For instance, Anatoly Karpov used it against Viktor Korchnoi in the 1981 World Championship match, Garry Kasparov used it against Joël Lautier at Linares 1994, and Magnus Carlsen used it against Hikaru Nakamura at London 2011.
The choices made in these games often led to intense positional battles, reflecting the strategic depth of the Giuoco Piano.
8. What is the Evans Gambit in the Giuoco Piano?
The Evans Gambit is a variation of the Giuoco Piano that starts with 4.b4. In this opening, White offers a pawn in return for rapid development.
This gambit was more popular in the 19th century than the standard Giuoco Piano and is known for leading to aggressive and tactical play.
9. Is Giuoco Piano a good opening for beginners?
Yes, the Giuoco Piano is often recommended as a good opening for beginners.
It helps beginners understand key principles of opening theory, such as the importance of controlling the center, developing pieces quickly, and ensuring the safety of the king.
Furthermore, since it typically leads to open games, it provides numerous tactical opportunities, which can be beneficial for improving a beginner’s tactical skills.
10. Can the Giuoco Piano transpose into other openings?
Yes, the Giuoco Piano can transpose into other openings.
11. Why is the name “Italian Game” also used for the Giuoco Piano?
The name “Italian Game” is sometimes used to describe all openings that begin with 1.e4 e5 2.Nf3 Nc6 3.Bc4, which includes the Giuoco Piano.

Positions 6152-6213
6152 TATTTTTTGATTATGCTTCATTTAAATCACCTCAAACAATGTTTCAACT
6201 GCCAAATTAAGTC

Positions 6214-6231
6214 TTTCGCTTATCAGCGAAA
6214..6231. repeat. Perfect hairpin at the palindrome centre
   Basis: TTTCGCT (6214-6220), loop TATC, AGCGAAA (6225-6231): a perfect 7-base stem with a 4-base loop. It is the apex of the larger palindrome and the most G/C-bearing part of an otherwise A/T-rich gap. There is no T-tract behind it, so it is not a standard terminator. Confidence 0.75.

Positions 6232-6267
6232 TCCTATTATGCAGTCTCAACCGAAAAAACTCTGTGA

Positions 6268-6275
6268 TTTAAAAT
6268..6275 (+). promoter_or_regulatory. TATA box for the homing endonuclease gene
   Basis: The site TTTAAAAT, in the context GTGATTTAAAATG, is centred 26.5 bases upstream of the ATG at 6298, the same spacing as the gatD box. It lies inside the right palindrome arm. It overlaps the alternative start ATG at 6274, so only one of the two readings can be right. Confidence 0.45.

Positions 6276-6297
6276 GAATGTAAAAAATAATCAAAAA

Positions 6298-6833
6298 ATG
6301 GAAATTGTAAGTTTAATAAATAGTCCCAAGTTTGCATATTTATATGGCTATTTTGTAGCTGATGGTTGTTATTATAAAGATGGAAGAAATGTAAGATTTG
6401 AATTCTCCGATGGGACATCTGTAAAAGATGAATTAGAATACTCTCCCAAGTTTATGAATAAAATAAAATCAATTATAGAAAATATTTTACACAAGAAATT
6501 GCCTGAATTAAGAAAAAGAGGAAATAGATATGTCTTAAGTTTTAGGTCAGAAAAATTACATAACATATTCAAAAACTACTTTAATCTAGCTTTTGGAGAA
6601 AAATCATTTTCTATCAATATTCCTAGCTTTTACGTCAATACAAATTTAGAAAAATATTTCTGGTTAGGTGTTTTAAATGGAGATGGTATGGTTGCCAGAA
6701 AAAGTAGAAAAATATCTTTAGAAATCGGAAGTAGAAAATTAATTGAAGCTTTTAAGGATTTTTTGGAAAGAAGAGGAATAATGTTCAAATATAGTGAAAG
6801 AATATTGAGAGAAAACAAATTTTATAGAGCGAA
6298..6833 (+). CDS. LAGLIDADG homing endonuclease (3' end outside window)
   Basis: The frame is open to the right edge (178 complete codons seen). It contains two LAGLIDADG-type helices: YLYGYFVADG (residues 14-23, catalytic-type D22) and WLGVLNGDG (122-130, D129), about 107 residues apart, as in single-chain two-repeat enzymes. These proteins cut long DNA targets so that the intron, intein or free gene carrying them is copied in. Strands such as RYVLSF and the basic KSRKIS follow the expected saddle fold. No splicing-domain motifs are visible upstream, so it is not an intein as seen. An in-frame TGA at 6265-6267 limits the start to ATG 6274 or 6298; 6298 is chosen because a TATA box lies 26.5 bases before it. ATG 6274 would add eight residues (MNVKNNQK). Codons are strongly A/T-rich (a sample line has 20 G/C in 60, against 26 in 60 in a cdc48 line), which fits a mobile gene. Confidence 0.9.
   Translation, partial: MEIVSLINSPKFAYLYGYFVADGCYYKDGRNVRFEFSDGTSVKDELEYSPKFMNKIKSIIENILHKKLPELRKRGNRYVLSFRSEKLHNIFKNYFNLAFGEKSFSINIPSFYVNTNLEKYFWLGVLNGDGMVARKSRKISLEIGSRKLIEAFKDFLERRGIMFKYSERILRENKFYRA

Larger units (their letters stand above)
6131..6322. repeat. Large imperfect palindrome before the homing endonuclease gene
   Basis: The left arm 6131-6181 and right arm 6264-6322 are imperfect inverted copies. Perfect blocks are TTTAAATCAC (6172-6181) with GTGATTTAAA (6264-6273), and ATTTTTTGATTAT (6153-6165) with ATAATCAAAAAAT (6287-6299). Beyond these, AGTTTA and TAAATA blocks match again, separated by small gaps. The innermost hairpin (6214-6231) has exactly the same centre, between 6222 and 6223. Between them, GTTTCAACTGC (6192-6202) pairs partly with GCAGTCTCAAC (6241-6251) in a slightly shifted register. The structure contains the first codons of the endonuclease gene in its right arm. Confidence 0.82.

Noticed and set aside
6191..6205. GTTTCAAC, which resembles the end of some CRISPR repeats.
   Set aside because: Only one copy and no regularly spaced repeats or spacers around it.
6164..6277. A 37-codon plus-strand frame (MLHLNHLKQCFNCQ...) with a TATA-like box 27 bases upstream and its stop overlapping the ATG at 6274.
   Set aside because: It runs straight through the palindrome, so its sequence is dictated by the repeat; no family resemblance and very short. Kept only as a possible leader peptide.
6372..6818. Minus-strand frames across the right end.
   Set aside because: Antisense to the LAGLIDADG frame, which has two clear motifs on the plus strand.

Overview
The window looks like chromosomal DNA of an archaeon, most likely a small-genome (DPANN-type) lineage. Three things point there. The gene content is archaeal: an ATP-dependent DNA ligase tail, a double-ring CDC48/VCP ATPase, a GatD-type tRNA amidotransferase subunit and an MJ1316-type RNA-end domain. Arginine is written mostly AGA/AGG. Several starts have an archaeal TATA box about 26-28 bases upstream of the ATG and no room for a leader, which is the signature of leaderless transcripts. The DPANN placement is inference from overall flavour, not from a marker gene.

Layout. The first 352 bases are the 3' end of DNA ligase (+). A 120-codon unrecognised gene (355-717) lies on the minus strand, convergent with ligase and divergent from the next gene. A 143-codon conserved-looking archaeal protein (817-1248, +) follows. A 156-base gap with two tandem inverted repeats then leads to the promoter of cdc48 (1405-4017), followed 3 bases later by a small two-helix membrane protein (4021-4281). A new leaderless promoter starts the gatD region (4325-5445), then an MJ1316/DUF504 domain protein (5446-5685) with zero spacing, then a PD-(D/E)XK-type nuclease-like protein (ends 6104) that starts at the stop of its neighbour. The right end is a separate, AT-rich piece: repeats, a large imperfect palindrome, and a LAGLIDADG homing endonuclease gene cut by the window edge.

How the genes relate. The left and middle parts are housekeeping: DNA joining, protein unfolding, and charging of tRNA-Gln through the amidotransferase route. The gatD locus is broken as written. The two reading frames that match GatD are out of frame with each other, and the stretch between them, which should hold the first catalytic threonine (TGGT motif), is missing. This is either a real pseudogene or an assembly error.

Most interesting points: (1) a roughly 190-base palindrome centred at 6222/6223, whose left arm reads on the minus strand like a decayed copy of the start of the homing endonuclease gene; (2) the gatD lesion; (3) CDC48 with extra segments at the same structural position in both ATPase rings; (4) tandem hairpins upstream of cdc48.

However, it also encompasses other responses, including 3…Nf6, known as the Two Knights Defense, and other less common replies.
12. What is the history of the Giuoco Piano?
The Giuoco Piano is one of the oldest recorded chess openings. It was played by the Portuguese writer Pedro Damiano in the early 16th century, and by the Italian player Greco in the 17th century.
The Giuoco Piano remained popular throughout the 19th century, but modern advancements in defensive play have shifted preference towards openings like the Ruy Lopez that provide White with better chances for a long-term initiative.
13. What are the main continuations of the Giuoco Piano?
There are several popular continuations for White on the fourth move:
- 4.c3, the Main line, preparing for the central advance d2–d4.
- 4.b4, known as the Evans Gambit, where White offers a pawn for rapid development.
- 4.d3, the Giuoco Pianissimo, where the game continues in a slower and more strategic manner.
- 4.0-0, often intending to meet 4…Nf6 with 5.d4, the Max Lange Gambit.
Other, less common, variations include the Four Knights Variation, the Italian Gambit, and the unsound Jerome Gambit.
14. What is the “Giuoco Pianissimo”?
The Giuoco Pianissimo, meaning “Very Quiet Game” in Italian, is a variation of the Giuoco Piano where White plays 4.d3.
White’s aim is to delay a confrontation in the center of the board, preventing early exchanges and maintaining tension, which leads to a more positional, maneuvering game.